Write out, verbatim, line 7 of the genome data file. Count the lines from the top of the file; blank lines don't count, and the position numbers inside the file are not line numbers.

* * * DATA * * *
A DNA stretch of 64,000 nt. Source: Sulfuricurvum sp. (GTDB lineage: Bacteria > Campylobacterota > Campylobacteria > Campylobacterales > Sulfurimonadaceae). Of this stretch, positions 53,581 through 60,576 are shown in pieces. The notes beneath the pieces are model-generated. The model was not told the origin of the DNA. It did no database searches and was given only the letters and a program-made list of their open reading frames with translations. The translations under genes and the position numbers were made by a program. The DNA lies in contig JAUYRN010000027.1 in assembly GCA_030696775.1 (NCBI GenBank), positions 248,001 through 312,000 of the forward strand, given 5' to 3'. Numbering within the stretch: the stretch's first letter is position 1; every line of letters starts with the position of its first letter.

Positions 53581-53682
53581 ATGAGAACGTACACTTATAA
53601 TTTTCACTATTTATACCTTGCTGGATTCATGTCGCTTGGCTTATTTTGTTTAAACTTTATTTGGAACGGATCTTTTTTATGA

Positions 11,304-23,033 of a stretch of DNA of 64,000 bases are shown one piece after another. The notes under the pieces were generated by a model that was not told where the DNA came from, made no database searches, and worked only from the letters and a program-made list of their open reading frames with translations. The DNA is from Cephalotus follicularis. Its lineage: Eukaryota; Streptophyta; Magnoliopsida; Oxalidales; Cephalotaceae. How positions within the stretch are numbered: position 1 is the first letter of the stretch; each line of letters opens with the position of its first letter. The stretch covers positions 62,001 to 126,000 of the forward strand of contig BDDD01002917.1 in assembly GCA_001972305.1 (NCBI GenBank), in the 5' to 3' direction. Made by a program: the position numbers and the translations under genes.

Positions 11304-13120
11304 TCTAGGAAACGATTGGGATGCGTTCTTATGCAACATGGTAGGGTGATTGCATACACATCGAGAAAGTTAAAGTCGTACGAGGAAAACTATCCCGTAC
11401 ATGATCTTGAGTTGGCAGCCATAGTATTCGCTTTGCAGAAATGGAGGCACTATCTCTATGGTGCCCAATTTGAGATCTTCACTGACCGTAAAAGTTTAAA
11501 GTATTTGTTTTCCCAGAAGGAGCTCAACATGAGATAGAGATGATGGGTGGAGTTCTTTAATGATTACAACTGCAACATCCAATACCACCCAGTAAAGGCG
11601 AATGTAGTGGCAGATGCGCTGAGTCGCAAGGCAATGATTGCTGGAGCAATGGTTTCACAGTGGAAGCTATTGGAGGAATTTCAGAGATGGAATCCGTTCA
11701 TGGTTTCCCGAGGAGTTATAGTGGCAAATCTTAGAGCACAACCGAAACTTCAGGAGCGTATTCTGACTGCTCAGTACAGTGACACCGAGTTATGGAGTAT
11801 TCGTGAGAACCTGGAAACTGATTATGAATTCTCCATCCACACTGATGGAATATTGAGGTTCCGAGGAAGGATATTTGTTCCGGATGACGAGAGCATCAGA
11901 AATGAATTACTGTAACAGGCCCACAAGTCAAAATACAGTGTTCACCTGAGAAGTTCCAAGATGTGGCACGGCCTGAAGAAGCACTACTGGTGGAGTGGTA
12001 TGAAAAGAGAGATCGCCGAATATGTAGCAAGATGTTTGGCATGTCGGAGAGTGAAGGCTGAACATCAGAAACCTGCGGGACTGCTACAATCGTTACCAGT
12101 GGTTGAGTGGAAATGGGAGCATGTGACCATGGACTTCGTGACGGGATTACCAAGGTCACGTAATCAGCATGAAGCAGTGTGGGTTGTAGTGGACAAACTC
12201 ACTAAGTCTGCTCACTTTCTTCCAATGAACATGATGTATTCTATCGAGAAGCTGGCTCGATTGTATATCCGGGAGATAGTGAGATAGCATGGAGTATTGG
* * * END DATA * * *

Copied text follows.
11304 TCTAGGAAACGATTGGGATGCGTTCTTATGCAACATGGTAGGGTGATTGCATACACATCGAGAAAGTTAAAGTCGTACGAGGAAAACTATCCCGTAC